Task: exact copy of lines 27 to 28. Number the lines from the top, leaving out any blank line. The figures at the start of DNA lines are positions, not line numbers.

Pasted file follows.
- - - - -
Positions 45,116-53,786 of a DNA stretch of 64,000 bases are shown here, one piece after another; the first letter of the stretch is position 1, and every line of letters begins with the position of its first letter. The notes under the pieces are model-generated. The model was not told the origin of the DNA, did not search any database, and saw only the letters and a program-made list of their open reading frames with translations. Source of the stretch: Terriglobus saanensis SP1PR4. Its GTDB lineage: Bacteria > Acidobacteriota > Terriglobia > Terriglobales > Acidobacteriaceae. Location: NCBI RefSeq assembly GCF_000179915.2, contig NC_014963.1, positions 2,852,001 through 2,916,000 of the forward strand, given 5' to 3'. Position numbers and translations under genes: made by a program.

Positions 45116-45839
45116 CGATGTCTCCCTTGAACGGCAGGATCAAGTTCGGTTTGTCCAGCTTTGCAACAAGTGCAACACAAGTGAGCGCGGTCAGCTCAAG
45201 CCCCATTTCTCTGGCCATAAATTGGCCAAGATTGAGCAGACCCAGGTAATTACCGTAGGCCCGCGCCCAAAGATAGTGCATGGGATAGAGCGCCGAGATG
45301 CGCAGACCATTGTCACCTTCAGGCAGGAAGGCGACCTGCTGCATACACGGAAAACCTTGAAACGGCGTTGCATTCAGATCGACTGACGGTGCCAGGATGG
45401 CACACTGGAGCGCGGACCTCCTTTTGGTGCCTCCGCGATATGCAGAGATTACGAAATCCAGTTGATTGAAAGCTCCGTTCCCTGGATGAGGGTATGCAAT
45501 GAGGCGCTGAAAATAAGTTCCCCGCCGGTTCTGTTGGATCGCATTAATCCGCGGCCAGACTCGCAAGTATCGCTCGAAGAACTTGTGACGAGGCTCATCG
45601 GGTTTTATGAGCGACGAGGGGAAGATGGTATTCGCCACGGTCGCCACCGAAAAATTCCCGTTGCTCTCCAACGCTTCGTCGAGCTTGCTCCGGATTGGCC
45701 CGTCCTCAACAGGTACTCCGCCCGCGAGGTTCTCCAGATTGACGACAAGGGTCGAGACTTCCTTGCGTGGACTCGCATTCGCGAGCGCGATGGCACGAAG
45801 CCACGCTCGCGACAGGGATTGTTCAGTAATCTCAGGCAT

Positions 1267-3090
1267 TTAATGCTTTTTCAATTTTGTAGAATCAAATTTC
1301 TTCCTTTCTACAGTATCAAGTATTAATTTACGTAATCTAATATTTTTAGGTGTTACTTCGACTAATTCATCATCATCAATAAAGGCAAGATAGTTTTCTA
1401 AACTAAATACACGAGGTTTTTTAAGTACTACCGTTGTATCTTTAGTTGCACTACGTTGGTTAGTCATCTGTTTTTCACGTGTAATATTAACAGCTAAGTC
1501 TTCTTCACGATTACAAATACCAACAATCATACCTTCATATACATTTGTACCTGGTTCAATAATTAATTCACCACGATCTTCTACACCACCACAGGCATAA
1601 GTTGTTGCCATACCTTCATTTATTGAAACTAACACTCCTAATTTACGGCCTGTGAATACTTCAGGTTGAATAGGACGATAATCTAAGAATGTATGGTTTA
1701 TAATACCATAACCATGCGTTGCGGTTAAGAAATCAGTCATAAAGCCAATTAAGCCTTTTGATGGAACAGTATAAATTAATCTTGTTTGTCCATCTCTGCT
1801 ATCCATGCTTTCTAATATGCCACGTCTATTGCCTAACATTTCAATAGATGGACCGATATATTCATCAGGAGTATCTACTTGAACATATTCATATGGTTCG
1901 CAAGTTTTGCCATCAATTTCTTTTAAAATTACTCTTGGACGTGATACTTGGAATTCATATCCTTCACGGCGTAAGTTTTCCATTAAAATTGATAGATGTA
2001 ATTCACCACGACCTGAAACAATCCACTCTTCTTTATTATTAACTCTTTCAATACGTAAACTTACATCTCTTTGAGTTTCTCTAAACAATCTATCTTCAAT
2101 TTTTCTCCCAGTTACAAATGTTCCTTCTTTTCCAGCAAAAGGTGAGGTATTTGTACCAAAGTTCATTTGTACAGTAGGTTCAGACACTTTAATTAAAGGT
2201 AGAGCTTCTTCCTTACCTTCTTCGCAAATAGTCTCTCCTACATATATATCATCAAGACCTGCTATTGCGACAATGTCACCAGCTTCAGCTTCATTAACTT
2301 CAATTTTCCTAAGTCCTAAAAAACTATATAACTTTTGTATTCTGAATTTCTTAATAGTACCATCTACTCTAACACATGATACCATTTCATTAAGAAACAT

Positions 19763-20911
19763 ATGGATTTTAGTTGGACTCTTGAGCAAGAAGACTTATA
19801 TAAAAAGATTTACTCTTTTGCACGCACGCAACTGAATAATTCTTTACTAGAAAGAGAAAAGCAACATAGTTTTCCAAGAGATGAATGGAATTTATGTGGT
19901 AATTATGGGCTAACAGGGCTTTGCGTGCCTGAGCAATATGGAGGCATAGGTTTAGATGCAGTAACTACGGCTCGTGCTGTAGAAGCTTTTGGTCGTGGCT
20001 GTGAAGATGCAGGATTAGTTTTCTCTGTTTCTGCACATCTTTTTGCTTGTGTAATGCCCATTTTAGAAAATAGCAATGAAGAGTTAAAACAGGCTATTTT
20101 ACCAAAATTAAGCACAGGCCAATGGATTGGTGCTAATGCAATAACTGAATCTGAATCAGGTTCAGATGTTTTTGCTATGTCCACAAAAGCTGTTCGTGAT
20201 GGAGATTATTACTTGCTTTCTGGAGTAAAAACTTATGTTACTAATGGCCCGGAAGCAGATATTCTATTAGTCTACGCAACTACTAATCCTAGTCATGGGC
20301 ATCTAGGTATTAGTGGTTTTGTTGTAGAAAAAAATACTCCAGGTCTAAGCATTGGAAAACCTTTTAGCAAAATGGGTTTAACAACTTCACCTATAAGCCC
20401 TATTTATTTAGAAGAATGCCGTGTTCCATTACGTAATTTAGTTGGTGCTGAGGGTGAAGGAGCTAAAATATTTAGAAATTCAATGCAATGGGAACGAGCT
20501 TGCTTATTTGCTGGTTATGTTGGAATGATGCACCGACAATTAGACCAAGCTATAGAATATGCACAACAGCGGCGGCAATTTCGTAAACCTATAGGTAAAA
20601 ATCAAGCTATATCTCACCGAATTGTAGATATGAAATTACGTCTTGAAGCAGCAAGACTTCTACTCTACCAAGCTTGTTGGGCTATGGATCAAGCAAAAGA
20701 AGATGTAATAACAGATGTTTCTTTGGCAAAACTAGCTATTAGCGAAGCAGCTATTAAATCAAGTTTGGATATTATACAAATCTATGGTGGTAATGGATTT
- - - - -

19901 AATTATGGGCTAACAGGGCTTTGCGTGCCTGAGCAATATGGAGGCATAGGTTTAGATGCAGTAACTACGGCTCGTGCTGTAGAAGCTTTTGGTCGTGGCT
20001 GTGAAGATGCAGGATTAGTTTTCTCTGTTTCTGCACATCTTTTTGCTTGTGTAATGCCCATTTTAGAAAATAGCAATGAAGAGTTAAAACAGGCTATTTT